As far as I can remember, I was the first kid I knew to be diagnosed with ADHD. This was back in the 90’s before it became commonplace. At that time Adderall was, for most people, unheard of. It has since become one of the most abused drugs on the market and although I stopped taking it years ago, I wanted to share my personal experience with it and offer a few suggestions for natural supplementation.
When I first starting taking Adderall, I immediately noticed that it made it much easier to function in a class setting. I felt very dialed in - like I could sit down and read the Bible cover to cover in one sitting. For a rambunctious 8th grader, it was a godsend. Except for one thing. I hated it.
The problem is that I liked being the way I was and I felt like my medication was make me a little less me. Actually, it made me a lot less me. It was a trade off though, because I definitely performed better in school.
After some time, I decided to stop taking Adderall. This was a unilateral decision. I didn’t even tell my parents. I would just pretend to take my pill every morning before school and then throw it into the bushes on my way to the bus stop. I probably threw thousands of my parents’ dollars worth of medicine into those bushes over the years. What’s funny is, looking back, I’m sure they would have been fine with me not taking it if I told them I didn’t like it. I probably should have handled that differently.
Now, as an adult, I have learned to deal with ADHD in a different way. I still don’t like to take Adderall, even though there are clear benefits to taking it. I’ve found natural dietary supplements, like Fox Thoughts, that help me to focus without some of the negative side effects that come along with ADHD medications.
I’ve also found that a lot of people are taking Adderall now. A lot. And many of those people don't even really have ADHD. They just want to be able to study longer. Some people use them to cram for tests while others use them just to get work done. And sources say that as many as 20-30 percent of all college students are currently using Adderall.
Do you want to hear something funny about using Adderall to study for a test? It doesn’t work. That’s right, it doesn’t work. People who use it to study for a test don’t actually perform better on the test than those who don’t. But, when asked how they think they did, those who took Adderall feel more confident about their results than those who didn’t, even though their results aren’t any different.
What are the risks?
As a kid, I stopped taking Adderall because it made me feel less like myself and more like a robot. I honestly wasn’t interested in the actual documented side effects at that point because I was invincible back then. But the negative effects are just too pronounced to ignore. Things like headaches, trouble sleeping, loss of interest in sex, and diarrhea can occur, just to name a few of the funnier ones. Some of the more serious side effects include seizures, hallucinations or delusions, uncontrollable behavior, uncontrolled movements or sounds, and swelling of the face, among others.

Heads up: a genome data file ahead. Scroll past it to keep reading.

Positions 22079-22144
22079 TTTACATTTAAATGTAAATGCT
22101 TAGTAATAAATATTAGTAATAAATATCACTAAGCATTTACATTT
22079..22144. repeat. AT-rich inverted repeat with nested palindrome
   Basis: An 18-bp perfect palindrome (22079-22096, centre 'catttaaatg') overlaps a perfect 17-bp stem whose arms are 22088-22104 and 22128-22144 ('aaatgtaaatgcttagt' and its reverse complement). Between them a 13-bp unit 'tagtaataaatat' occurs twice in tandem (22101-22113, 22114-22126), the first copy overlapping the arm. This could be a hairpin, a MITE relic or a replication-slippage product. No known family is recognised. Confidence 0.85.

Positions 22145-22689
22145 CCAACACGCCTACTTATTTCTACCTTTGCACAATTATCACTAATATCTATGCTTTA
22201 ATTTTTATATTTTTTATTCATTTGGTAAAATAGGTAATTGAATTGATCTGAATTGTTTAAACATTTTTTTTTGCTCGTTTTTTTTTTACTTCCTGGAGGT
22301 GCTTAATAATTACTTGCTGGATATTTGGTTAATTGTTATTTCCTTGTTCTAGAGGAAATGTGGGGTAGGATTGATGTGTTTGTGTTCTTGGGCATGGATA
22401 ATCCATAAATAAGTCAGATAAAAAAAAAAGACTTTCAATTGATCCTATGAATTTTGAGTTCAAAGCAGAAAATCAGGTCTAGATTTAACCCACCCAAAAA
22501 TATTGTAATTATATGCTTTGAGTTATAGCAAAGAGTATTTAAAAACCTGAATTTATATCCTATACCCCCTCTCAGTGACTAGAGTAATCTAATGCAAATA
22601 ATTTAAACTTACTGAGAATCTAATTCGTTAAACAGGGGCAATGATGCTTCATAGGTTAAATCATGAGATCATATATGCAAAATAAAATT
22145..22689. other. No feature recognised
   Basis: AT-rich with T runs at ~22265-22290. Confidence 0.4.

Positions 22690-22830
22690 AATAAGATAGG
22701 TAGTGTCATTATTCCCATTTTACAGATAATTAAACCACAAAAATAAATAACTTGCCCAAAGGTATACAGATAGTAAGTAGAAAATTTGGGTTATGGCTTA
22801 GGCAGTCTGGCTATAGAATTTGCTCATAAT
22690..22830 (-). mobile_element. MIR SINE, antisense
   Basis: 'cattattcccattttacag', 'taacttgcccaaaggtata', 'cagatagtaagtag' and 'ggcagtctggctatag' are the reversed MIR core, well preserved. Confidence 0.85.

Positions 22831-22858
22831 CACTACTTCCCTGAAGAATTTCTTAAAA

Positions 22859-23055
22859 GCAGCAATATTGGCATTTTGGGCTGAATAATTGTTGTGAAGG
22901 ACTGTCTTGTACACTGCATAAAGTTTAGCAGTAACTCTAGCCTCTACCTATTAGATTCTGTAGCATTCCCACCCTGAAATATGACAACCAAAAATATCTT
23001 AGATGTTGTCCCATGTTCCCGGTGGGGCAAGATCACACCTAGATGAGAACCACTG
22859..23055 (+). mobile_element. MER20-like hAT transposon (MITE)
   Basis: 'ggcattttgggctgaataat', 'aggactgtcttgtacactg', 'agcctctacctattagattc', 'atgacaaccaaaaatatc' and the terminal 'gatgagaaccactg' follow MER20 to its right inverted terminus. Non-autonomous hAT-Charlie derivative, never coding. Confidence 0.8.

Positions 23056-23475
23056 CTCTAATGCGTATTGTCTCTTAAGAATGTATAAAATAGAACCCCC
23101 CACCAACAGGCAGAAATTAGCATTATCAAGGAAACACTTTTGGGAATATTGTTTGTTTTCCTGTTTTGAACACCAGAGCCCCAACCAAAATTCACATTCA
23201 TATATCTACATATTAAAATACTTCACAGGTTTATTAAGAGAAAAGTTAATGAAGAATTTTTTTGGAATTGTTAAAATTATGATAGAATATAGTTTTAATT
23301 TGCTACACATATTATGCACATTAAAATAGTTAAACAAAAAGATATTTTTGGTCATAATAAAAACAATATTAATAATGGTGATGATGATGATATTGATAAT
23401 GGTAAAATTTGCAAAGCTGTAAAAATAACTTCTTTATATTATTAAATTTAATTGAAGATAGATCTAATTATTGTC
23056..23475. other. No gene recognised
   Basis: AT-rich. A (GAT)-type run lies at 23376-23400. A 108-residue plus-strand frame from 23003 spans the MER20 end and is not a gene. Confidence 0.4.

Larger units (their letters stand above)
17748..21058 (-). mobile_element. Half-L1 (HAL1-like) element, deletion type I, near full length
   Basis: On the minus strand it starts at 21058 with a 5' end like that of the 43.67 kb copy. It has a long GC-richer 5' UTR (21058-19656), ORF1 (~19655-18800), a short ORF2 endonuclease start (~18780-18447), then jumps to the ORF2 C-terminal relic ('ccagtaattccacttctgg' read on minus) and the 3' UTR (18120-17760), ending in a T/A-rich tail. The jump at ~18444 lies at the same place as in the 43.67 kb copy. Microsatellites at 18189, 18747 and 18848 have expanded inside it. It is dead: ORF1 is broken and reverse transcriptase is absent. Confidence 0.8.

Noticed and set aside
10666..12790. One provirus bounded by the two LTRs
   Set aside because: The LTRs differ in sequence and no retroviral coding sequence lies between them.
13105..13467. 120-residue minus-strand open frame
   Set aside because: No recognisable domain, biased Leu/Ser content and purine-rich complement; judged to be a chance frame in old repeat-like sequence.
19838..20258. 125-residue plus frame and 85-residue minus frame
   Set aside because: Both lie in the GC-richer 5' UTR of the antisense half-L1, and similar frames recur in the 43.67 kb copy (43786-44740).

Those things sound scary - and I’ve experienced a few of them myself - but the scariest part for me are the long term side effects. There is evidence that long term Adderall use may damage short term memory and lead to chronic depression, hostility, paranoia, premature aging, and chronic sleeping problems. Actually, the full list of long and short term side effects almost looks like a joke with how long it is and how horrible some of the line items are.
Side effects of Adderall include:
- Blurred vision
- Sleep problems (insomnia)
- Dry mouth or unpleasant taste in the mouth and bad breath
- stomach pain
- Hair loss
- Loss of appetite
- Weight loss
- Increased blood pressure
- Increased heart rate
- Heart palpitations
- Loss of interest in sex, impotence, and/or difficulty having an orgasm
- Muscle tics
- Erratic behavior
- Swelling of the face, lips, tongue, and throat
- Adderall is habit forming and chronic use may lead to dependence
Perceived as being safe
One study found that 8 out of 10 students think that Adderall was either completely safe or had a very low risk. In reality, it is a Schedule II drug, which is in the same category as morphine, oxycodone, and cocaine. It was classified this way because it has a high risk of abuse and it can cause severe psychological and physical dependence. Your doctor might not tell you that part though. I don’t know, maybe he will but mine didn’t. And now I’m a hostile, paranoid jerk with a swollen face. ;)
Natural alternatives to Adderall
For those of us who, despite our ADHD, function just fine without medication (or maybe even enjoy the person we are when not on Adderall), there are other great options out there. Healthy eating is a good first step. Supplements like Ginkgo Biloba, Vinpocetine, and L-Tyrosine can be very helpful and healthy options, as well. Or, like I mentioned above, supplements like Fox Thoughts that combine various vitamins, minerals, and herbs that have been show to help with focus and mental stamina.
At this point, I should probably disclose something that is probably obvious to you already - I’m not a doctor. I’m not qualified to give you medical advice of any kind. I’m just an regular adult with ADHD - average height, not really attractive or unattractive, probably a 5 out of 10 on a good hair day, mostly bald, though, so good hair days are less and less common; and I love being the best version of me I can be.